FORT MYERS, Fla. -- With decisions looming for bullpen and bench spots, the Red Sox have options -- at least for some players.It's that time of year again, when organizations start to agonize over roster decisions. An overriding factor is often if the player still has Minor League options.For example,
FORT MYERS, Fla. -- With decisions looming for bullpen and bench spots, the Red Sox have options -- at least for some players.
It's that time of year again, when organizations start to agonize over roster decisions. An overriding factor is often if the player still has Minor League options.
For example, right-hander Richard Hembree's chances of cracking a crowded Boston bullpen competition should be helped by the fact he is out of options.
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If Hembree weren't to make the team, the Red Sox would have to designate him for assignment, and it's doubtful he would make it unclaimed through waivers.
"I know I can't get sent down, but then again, I know if they don't want me, there's going to have to be a roster move," Hembree said. "Then again, I'm not taking it any differently. I've always had competition, I've always expected competition and earning my spot, that's kind of always brought the best out in me. It's just taking it as it is and worrying about myself."
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Brandon Workman, who has similar credentials as Hembree as a righty setup man, might not make the Opening Day roster because, surprisingly, he still has an option left. It seems like Workman, who made his debut for the Red Sox in 2013, would be out of them by now. But he missed two seasons entirely (2015, '16) due to Tommy John surgery, so the team was able to preserve his options.
Left-hander Christopher Johnson has come in as a bubble candidate to make the team in previous years, but he is nearly certain to crack the roster this season because of his no-options status.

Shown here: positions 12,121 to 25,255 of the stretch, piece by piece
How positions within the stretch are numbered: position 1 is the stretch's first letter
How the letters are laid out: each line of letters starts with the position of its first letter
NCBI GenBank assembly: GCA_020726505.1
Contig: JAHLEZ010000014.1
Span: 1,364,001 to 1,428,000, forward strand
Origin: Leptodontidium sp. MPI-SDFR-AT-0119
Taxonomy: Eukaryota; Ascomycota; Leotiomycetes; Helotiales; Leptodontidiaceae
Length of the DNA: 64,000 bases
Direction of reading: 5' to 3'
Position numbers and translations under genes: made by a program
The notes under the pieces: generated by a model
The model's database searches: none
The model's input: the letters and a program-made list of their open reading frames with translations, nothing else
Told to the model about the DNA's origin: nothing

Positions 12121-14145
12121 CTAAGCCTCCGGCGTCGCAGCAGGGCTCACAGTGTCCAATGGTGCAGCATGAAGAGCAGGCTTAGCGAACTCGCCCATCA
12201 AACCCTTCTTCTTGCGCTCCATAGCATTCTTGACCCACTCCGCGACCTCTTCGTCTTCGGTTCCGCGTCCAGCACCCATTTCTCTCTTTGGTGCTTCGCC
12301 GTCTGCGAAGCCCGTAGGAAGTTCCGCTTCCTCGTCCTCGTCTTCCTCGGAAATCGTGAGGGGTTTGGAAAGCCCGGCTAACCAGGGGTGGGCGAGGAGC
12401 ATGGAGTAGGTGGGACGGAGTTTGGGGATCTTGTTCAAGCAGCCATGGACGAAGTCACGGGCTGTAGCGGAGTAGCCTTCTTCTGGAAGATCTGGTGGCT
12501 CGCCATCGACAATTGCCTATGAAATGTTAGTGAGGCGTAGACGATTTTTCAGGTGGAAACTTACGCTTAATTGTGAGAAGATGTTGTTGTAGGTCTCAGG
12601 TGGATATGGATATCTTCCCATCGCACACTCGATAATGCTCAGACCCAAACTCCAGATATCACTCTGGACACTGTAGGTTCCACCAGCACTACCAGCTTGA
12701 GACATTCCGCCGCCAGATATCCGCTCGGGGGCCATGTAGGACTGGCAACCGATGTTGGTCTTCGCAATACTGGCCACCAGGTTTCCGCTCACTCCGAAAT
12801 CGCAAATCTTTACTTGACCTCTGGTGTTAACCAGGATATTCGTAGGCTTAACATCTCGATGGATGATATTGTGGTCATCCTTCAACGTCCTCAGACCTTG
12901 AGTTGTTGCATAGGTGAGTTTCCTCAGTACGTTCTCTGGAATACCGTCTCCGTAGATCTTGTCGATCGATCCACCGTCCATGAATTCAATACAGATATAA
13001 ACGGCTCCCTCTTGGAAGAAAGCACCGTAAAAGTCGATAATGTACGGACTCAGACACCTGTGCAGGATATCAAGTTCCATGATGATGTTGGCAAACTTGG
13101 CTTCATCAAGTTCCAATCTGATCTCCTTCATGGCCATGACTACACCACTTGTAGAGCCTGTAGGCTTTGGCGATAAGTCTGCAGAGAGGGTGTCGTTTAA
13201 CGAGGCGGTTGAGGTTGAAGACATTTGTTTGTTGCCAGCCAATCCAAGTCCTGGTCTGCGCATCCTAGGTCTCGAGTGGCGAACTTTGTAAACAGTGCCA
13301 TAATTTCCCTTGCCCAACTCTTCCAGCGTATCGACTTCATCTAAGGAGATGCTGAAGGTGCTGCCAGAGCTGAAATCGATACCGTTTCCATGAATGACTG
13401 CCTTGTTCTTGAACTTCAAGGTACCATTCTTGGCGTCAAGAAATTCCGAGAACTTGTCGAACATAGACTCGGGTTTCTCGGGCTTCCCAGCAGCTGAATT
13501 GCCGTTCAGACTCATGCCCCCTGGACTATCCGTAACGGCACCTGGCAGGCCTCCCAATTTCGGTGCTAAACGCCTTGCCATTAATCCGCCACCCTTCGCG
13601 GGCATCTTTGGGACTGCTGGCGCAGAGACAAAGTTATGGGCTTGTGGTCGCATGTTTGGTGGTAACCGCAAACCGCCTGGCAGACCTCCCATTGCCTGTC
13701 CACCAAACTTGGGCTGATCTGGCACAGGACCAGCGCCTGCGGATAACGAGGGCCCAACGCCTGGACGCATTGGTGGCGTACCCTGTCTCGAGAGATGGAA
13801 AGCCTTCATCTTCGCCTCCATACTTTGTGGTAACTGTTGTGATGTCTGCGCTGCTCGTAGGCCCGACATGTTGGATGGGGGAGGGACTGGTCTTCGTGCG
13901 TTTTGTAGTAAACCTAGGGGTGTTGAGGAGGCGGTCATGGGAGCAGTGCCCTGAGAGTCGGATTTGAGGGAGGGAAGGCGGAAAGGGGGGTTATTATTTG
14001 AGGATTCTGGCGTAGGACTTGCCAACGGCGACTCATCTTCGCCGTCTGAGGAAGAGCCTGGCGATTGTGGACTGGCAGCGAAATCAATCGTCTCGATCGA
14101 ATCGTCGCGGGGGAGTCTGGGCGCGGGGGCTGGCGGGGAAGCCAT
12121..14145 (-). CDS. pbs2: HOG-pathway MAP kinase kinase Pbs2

The fact that Thomas Pomeranz, Eduardo Rodriguez and Steven Wright all seem likely to start the season on the disabled list also helps Johnson's cause to land an early-season rotation spot. Even before that, it seemed the Red Sox were positioning Johnson for a bullpen role so they could keep him in the organization.
"Obviously, the no-options thing matters," Johnson said. "But you know, with a couple guys being down, you kind of sense it -- this is the time to seize the opportunity. You kind of see that. That's the biggest thing for me."
Last year, Blake Swihart was a late cut in camp even after he hit .325. The biggest reason? He still had options.
This time around, Swihart is out of them and also earning his keep by catching and playing several other positions while hitting .342 entering Friday. He will be on the team on Opening Day.
"I'm not really thinking about it," Swihart said. "I come into spring with the same mindset every year, to try to win a job. I think that's how I'll do it my whole career, is just to come in and try to win a job. Nothing's ever set in stone. You just have to come in and play the game -- that's all."
There is a second utility spot up for grabs, and that's where things could get interesting. Deven Marrero, a first-round pick for the Red Sox in 2012, is out of options. While Marrero's defense at three infield spots is solid, he hasn't developed much of a track record offensively.
And if the Red Sox keep Marrero, it would probably have to come at the expense of veteran Brock Holt, who surprisingly still has an option left. Tzu-Wei Lin, who also has options, is another player who is in the hunt for the second utility spot behind Swihart.
Rookie manager Alex Cora can relate to the ramifications of options because he was impacted by it at times during his playing career. But it's different when you're the manager.
"I'm learning that one," Cora said. "Through conversations with [president of baseball operations] Dave [Dombrowski], he's teaching me the right way, how it works. I'm a rookie at this. But that's part of the equation on any roster. I think that plays. You've got to keep your options open when you're dealing with the big league roster.
"Sometimes the roster you take early, it might be a perfect roster. It might not be. It all depends. But it's one that you always feel comfortable with, but it doesn't mean that that's the roster that's going to be the one that you're going to have in the middle of the season or at the end of the season, obviously. I'm learning with Dave on that one."
Ian Browne has covered the Red Sox for MLB.com since 2002. Follow him on Twitter @IanMBrowne and Facebook.